Winter 2016 edition of the EONS Magazine - catch up with the EONS-10 Congress

Compassion fatigue, burnout, and compassion satisfaction among oncology nurses in Turkey

Sultan Kav presents the results of a new study.

A great deal of time is spent trying to understand and reduce conditions of stress afflicting professionals working with traumatised or suffering persons. This study attempts to understand better the risk of compassion fatigue and burnout, and the potential for compassion satisfaction among oncology nurses in Turkey.

Sultan Kav presenting to the EONS-10 Congress

Sultan Kav presenting to the EONS-10 Congress

Nurses entering the profession are usually motivated by the desire to provide quality compassionate care. Oncology nurses experience intense physical and emotional exhaustion, identified in the literature as symptoms of cumulative grief and compassion fatigue.1-3 In the current state of healthcare, institutional and political constraints (limited resources, lack of management support, increased workloads and staffing shortages, increasing patient acuity) put at risk oncology nurses’ ability to provide compassionate care. Oncology nurses’ experiences with compassion fatigue are not clearly defined in Turkey. The aim of this study is to describe the prevalence of compassion fatigue, burnout and compassion satisfaction among nurses working in oncology clinics there and to explore their views.

Methods

This descriptive study was planned in two consecutive phases and conducted with nurses working in oncology clinics. In the first phase, an online survey was created, which consists of demographics and a Turkish version4 of the 30-item Professional Quality of Life (ProQOL R-IV) scale developed by Stamm for measuring compassion fatigue, compassion satisfaction and burnout.

The ProQOL R-IV scale is one of the most commonly used instruments in the study of compassion fatigue. It is a 30-item, five-point Likert-type scale ranging from 1 (never) to 5 (very often) with three subscales for compassion satisfaction, burnout and secondary traumatic stress. The scale measures the negative and positive aspects of working, for people who experience stressful events in the course of their work, within the past 30 days.5 It is recommended that the tool be used only for screening and not for diagnostic purposes. According to Stamm,5 scores lower than 22 show low levels of burnout and secondary stress, whereas scores of 42 or higher show high levels. In this study, the Cronbach's alpha was 0.78 for the total scale.

Tired nurses and doctors

This study highlights the problems of compassion fatigue amongst nurses

Nurses who are members of the Oncology Nursing Association of Turkey (TONA) who work in oncology clinics were emailed. At the time of the study, there were 500 members of TONA in Turkey and permission to undertake this study was obtained from its board and from the nurses.

The email explained the aim of the study and included link to the survey. A reminder was sent two weeks later to those who did not respond. In the end, 110 nurses replied. In the second phase, nurses reporting a high level of compassion fatigue were invited for qualitative interviews to explore their experiences and views (n=10 nurses).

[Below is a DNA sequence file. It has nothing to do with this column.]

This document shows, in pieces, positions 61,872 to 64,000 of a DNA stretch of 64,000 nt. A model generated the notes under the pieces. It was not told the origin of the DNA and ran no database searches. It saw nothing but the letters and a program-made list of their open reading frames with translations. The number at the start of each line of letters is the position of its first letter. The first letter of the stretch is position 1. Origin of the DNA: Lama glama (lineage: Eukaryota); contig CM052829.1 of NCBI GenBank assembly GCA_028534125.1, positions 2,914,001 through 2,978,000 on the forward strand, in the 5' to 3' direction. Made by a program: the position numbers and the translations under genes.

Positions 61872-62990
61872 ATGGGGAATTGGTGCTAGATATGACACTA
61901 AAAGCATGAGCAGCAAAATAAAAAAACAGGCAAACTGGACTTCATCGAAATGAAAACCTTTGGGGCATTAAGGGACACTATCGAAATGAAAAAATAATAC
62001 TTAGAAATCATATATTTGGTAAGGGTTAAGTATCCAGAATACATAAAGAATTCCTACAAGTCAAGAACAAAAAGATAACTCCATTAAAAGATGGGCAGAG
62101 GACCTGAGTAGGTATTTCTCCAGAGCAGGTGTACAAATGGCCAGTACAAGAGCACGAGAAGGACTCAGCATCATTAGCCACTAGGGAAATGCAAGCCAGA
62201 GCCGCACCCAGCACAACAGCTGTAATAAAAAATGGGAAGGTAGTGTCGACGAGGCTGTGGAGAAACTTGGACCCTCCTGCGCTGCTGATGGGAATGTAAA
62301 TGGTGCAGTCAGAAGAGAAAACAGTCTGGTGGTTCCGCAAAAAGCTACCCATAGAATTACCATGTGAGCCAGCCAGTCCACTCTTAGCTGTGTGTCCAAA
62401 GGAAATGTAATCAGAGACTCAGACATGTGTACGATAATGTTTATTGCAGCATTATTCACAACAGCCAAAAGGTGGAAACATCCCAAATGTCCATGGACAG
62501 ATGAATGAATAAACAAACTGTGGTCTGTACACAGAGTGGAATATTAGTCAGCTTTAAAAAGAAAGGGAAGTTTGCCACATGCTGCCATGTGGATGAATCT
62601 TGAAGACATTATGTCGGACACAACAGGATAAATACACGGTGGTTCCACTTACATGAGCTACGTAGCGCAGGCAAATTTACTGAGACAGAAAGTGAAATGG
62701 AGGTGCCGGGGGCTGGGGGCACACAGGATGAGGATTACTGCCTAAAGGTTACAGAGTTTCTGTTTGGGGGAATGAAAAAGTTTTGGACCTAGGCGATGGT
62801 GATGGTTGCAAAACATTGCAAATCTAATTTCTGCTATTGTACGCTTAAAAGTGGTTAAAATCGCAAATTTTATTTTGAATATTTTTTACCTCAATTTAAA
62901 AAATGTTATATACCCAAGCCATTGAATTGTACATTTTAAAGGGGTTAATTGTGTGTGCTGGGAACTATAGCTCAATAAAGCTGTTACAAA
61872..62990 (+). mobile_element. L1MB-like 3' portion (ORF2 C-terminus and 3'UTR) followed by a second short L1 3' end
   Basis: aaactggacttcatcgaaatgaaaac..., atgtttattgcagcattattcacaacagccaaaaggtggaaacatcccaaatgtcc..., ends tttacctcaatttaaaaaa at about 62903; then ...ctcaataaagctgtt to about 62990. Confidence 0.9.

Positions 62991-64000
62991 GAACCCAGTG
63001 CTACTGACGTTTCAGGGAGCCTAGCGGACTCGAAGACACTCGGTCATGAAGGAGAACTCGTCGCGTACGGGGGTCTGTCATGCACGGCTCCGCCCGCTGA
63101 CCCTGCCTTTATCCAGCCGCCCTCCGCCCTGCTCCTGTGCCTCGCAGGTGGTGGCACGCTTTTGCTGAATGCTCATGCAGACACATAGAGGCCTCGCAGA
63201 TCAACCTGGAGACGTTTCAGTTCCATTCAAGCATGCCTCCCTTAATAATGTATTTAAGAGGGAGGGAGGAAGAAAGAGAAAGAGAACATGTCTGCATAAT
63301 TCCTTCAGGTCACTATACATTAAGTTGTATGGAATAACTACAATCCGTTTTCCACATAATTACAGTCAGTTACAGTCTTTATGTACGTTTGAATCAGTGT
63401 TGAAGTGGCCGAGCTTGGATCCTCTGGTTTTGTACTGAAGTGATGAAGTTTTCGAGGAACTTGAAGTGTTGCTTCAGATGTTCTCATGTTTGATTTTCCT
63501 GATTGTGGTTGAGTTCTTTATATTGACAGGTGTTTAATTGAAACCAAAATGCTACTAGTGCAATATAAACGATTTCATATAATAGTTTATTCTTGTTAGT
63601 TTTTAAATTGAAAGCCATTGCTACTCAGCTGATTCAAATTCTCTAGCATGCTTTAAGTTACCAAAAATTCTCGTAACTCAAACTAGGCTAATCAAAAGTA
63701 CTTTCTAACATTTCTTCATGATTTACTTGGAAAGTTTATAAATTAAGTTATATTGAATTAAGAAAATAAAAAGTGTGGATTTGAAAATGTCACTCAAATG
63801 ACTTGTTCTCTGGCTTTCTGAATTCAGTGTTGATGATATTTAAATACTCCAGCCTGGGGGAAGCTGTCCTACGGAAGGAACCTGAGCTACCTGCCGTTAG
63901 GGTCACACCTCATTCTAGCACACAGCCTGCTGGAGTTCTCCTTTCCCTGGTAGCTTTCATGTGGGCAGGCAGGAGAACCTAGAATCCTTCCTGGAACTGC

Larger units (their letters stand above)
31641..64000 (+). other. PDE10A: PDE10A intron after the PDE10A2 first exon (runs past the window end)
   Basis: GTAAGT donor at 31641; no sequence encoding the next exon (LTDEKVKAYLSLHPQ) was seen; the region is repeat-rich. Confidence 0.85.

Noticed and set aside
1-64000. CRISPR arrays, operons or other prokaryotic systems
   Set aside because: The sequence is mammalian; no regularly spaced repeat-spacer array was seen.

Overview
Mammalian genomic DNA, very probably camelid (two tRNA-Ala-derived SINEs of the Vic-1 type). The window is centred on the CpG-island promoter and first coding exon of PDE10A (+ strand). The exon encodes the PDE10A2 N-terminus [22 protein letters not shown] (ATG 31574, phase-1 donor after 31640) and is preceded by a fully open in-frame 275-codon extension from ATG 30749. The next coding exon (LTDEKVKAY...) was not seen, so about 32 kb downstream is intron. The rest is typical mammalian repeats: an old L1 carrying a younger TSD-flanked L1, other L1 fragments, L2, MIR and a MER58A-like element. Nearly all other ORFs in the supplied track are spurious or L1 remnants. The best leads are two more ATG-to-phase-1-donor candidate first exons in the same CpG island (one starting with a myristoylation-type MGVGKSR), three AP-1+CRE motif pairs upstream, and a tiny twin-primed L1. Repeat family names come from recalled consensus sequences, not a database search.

Results




    N %
Age

(mean±SD: 31.3±7.7;

range:19-52 yr)
>25 27 24.5
25-34 44 40.0
35-44 31 28.2
  >45 8 7.3
Gender Female 100 90.9
  Male 10 9.1
Education Diploma 28 25.5
  Associate 12 10.9
  Bachelor 54 49.1
  Master 16 14.5
Institution State Hospital 46 41.8
  University Hospital 22 20.0
  Private 42 38.8
Years in Nursing

(mean:10; range:2-30)
<5 35 31.8
5-9 28 25.5
10-14 15 13.6
  >15 32 29.1
Years in oncology

(mean: 5.3; range:1-24)
<5 68 61.9
5-9 22 20.0
10-14 11 10.0
  >15 10 9.1
Position Staff/clinical nurse 88 80.0
  Head nurse 22 20.0
Oncology settings Ambulatory/infusion 37 33.6
  Inpatient 53 48.2
  Outpatient 6 5.5
  Other 14 12.7

Table 1. Demographic and work-related characteristics.

The majority of the 110 nurses who responded were women (90.9%), working in day shifts (74.5 %), at university (38.2%) or private hospitals (37.3%), as clinical nurses (69.5%) and had a bachelor degree in nursing (49.1%). The mean number of years in nursing was about 10 (range 2-30) and the mean number of working years in oncology was 5.3 (range 1-24) (Table 1).




    N %
Compassion satisfaction

(mean±SD=36.26±8.49; 14-50)
Low 4 3.6
Average 73 66.4
High 33 30.0
Burnout

(mean±SD = 26.38 ± 5.03; 16-44)
Low 26 23.6
Average 83 75.5
High 1 0.9
Compassion Fatigue/ST

(mean±SD=23.35±9.41; 3-45)
Low 62 56.4
Average 41.8 49.1
High 2 1.8
TOTAL   110 100.0

Table 2. Level of compassion satisfaction, burnout and compassion fatigue

Nurses’ compassion satisfaction scale means were 36.26 ±8.49, burnout scale means were 26.38 ± 5.03 and compassion fatigue scale means were 23.35 ±9.41 (Table 2). We found a significant relationship between position and compassion satisfaction, and that head nurses stated higher level of satisfaction than staff nurses (p<0.05).

  • How you are feeling about your patients’ negative experiences?
  • How do these experiences impact on you?
  • What strategies do you have for coping with these experiences?
  • What do you expect from your institution and managers regarding these experiences?
  • Suggestions

Themes and subthemes

Figure 1. Themes and subthemes.

Conclusions

Compared to the current literature, our results showed that nurses’ average scores of compassion satisfaction were similar; however their burnout and compassion fatigue scores were higher which showed increased risk. Factors affecting burnout and compassion fatigue should be evaluated (Fig. 1).